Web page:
There are primal things which move us. Fire has the character of a free companion that has traveled with us from the first exile; only to see a fire, whether he need it or no, comforts every man. Again, to hear two voices outside at night after a silence, even in crowded cities, transforms the mind. A Roof also, large and mothering, satisfies us here in the north much more than modern necessity can explain; so we built in the beginning: the only way to carry off our rains and to bear the weight of our winter snows. A Tower far off arrests a man’s eye always: it is more than a break in the sky-line; it is an enemy’s watch or the rallying of a defence to whose aid we are summoned.

That, I think, is a suitably Bellocian reflection.  I close with a few others:

[History in the flesh]
To study something of great age until one grows familiar with it and almost to live in its time, is not merely to satisfy a curiosity or to establish aimless truths: it is rather to fulfil a function whose appetite has always rendered History a necessity. By the recovery of the Past, stuff and being are added to us; our lives which, lived in the present only, are a film or surface, take on body — are lifted into one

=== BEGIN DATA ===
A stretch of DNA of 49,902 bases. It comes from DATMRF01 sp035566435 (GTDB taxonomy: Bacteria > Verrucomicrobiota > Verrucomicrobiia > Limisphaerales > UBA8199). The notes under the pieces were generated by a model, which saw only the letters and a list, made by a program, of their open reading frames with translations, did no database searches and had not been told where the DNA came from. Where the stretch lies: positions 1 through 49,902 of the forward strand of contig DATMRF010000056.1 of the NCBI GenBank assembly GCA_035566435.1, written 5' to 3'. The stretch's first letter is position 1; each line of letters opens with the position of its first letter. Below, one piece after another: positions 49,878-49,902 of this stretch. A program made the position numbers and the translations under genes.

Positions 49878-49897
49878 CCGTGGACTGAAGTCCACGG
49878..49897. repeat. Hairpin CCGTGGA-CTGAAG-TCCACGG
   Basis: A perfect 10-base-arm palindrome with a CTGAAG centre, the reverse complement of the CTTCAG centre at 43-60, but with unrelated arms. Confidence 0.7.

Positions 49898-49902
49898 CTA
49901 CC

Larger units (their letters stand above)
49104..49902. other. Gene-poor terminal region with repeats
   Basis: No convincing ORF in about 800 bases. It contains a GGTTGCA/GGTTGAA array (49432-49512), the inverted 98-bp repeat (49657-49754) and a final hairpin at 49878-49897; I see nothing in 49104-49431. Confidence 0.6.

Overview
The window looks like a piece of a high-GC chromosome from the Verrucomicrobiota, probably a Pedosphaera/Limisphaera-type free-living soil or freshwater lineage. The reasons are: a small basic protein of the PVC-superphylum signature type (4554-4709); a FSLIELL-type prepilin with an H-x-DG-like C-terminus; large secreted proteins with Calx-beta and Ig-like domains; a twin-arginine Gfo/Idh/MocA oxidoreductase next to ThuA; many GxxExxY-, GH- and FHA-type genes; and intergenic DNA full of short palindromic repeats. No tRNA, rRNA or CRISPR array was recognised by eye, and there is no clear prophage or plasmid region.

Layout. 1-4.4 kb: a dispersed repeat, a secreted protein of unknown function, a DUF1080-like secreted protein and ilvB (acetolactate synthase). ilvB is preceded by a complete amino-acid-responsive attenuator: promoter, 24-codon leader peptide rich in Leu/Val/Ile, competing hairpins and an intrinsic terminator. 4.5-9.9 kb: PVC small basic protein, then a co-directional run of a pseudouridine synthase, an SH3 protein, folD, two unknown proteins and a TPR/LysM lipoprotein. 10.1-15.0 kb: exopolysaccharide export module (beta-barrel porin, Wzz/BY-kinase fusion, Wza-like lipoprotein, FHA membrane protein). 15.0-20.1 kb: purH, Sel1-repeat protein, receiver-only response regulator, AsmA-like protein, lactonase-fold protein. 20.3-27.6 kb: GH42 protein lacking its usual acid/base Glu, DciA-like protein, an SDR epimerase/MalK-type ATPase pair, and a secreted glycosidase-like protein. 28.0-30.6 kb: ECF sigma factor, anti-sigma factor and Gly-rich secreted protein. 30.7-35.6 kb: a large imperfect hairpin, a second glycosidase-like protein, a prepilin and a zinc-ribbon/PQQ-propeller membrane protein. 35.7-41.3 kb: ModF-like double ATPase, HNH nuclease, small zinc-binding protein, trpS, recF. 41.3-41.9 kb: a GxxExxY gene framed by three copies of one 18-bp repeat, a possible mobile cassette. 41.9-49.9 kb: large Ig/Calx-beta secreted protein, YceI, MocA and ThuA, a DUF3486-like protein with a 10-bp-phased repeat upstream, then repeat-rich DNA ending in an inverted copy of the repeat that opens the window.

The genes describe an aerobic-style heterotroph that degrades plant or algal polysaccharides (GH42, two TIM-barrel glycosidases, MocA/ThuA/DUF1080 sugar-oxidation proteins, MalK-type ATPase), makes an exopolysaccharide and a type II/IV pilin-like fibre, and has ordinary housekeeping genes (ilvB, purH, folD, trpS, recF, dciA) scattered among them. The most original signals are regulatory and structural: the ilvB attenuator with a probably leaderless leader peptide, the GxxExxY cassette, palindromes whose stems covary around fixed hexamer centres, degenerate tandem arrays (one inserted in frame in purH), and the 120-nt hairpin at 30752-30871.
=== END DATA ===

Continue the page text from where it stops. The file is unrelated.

dimension more. The soul is fed. Reverence and knowledge and security and the love of a good land — all these are increased or given by the pursuit of this kind of learning. Visions or intimations are confirmed. It is excellent to see perpetual agony and failure perpetually breeding the only enduring things; it is excellent to see the crimes we know
ground under the slow wheels whose ponderous advance we can hardly note during the flash of one human life. One may say that historical learning grants men glimpses of life completed and a whole; and such a vision should be the chief solace of whatever is mortal and cut off imperfectly from fulfilment.

[The attractions of antiquity]